"I think it's something I picked up from Olive. If we were ever going out she would always make sure I was well dressed. Dress style is important but I was only reared an ordinary Joe Soap. Olive would have shopped in Pennys and Dunnes but whatever she wore it looked well on her. I just put the suit on for Listowel and it seemed to have worked."
Benny today lives in the townland of Kilglynn in the same, much modified, house where he grew up in. He was one of six in a family born to his parents Jim and Ann. Sadly, he is the only one of the six in his family still with us. Like many of his generation he left school shortly before he was 14. He shows you a framed school cert that displays the results he got and recalls, with a shake of the head, how he used to walk to school in Kilcock, a five-mile round trip.
He initially worked in a shop in Kilcock, what was an early version of a supermarket. He worked in the bar business too before emigrating to Bermingham in the late 1950s.
He had a brother and sister already in the English city. It seemed to good option compared to an Ireland mired in a deep, relentless recession. Benny worked on the building sties for a few years in Birmingham before landing a job as a bus conductor. He loved it. Meeting people, having the chat and banter. He felt at home.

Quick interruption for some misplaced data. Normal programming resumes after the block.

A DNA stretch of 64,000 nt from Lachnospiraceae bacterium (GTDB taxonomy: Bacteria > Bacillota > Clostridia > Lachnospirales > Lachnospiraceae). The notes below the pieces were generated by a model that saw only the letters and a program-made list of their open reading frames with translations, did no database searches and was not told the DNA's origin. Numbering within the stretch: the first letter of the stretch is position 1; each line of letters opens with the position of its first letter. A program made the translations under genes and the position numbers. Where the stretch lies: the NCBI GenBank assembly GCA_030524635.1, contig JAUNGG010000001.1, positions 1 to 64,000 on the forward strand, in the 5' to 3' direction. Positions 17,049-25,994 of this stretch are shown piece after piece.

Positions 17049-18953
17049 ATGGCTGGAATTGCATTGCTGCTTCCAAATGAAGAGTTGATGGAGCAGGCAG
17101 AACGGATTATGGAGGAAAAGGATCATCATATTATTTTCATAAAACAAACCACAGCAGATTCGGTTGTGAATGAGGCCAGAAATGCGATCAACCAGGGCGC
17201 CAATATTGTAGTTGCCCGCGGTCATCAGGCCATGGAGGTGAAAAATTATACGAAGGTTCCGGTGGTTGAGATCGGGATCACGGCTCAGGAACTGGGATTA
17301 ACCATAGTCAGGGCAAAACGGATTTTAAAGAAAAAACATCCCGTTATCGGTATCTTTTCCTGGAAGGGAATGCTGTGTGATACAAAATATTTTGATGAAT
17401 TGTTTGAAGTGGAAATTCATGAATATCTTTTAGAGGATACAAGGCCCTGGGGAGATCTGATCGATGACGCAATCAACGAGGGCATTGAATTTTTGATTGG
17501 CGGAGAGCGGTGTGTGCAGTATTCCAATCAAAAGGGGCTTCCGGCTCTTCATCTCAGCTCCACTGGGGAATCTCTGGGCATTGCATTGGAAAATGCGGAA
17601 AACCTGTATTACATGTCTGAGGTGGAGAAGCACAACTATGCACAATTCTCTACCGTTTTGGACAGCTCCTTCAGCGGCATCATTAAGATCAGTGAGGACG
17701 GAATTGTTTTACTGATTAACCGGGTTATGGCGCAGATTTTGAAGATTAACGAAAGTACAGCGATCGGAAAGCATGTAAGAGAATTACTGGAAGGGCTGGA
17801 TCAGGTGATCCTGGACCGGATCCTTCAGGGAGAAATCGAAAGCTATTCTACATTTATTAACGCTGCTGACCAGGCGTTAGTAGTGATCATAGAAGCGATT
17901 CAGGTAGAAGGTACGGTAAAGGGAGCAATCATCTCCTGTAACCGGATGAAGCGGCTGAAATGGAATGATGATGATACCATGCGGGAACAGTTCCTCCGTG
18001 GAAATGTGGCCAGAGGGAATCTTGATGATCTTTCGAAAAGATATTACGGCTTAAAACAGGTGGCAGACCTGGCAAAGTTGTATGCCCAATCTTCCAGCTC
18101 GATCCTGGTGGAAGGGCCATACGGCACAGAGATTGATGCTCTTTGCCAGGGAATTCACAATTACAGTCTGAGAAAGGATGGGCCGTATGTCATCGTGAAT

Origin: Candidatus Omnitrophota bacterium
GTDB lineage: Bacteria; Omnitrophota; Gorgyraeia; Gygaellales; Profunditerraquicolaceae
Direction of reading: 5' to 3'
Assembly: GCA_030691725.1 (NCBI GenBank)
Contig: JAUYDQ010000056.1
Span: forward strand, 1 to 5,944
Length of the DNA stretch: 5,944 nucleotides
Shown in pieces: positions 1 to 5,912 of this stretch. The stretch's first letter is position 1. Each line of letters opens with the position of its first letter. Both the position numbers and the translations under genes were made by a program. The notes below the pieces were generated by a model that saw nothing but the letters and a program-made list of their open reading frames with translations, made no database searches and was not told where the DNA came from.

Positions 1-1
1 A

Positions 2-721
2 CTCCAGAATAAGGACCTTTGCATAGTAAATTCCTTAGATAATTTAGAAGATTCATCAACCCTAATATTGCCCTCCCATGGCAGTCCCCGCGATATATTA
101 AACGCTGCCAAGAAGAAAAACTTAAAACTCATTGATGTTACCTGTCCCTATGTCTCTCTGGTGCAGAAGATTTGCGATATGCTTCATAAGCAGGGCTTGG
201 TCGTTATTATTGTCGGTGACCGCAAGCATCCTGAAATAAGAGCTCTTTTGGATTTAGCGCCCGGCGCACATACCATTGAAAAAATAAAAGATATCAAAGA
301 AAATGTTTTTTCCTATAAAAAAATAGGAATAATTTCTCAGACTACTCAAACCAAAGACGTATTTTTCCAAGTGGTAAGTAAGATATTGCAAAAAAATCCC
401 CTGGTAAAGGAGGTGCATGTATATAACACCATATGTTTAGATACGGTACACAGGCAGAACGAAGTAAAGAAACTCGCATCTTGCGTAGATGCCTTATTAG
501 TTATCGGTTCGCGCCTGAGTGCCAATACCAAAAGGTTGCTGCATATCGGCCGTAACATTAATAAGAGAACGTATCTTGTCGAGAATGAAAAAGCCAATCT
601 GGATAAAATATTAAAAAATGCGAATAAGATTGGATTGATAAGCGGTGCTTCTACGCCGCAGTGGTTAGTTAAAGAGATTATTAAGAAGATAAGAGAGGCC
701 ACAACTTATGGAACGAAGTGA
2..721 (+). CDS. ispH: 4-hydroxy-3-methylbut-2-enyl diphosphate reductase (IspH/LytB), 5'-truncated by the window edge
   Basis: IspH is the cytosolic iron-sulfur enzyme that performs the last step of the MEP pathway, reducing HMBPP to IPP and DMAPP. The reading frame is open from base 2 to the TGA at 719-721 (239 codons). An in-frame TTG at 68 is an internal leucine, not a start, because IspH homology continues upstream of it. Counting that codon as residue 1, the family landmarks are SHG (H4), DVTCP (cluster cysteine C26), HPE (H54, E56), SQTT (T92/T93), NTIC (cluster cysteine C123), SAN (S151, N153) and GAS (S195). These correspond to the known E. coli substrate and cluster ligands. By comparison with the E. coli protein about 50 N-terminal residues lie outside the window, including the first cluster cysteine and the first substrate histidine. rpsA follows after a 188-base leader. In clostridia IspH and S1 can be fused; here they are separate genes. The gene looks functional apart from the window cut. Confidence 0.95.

"We used to go to St Theresa's Church (in the Perry Barr area), we'd attend Mass there and you might as well be in Kilcloon parish, my parish here, because everyone around you was Irish," he recalls.
On a night out in Birmingham his life took a turn for the better. "I had made friends with another young man, Val Connor, who I didn't know before I went to Birmingham but he was from Summerhill. We were in an Irish club and we saw two girls dancing. I said we should ask them to dance. It turned out it was Olive and her twin sister Aileen. I was introduced to Olive and the rest, as they say, is history."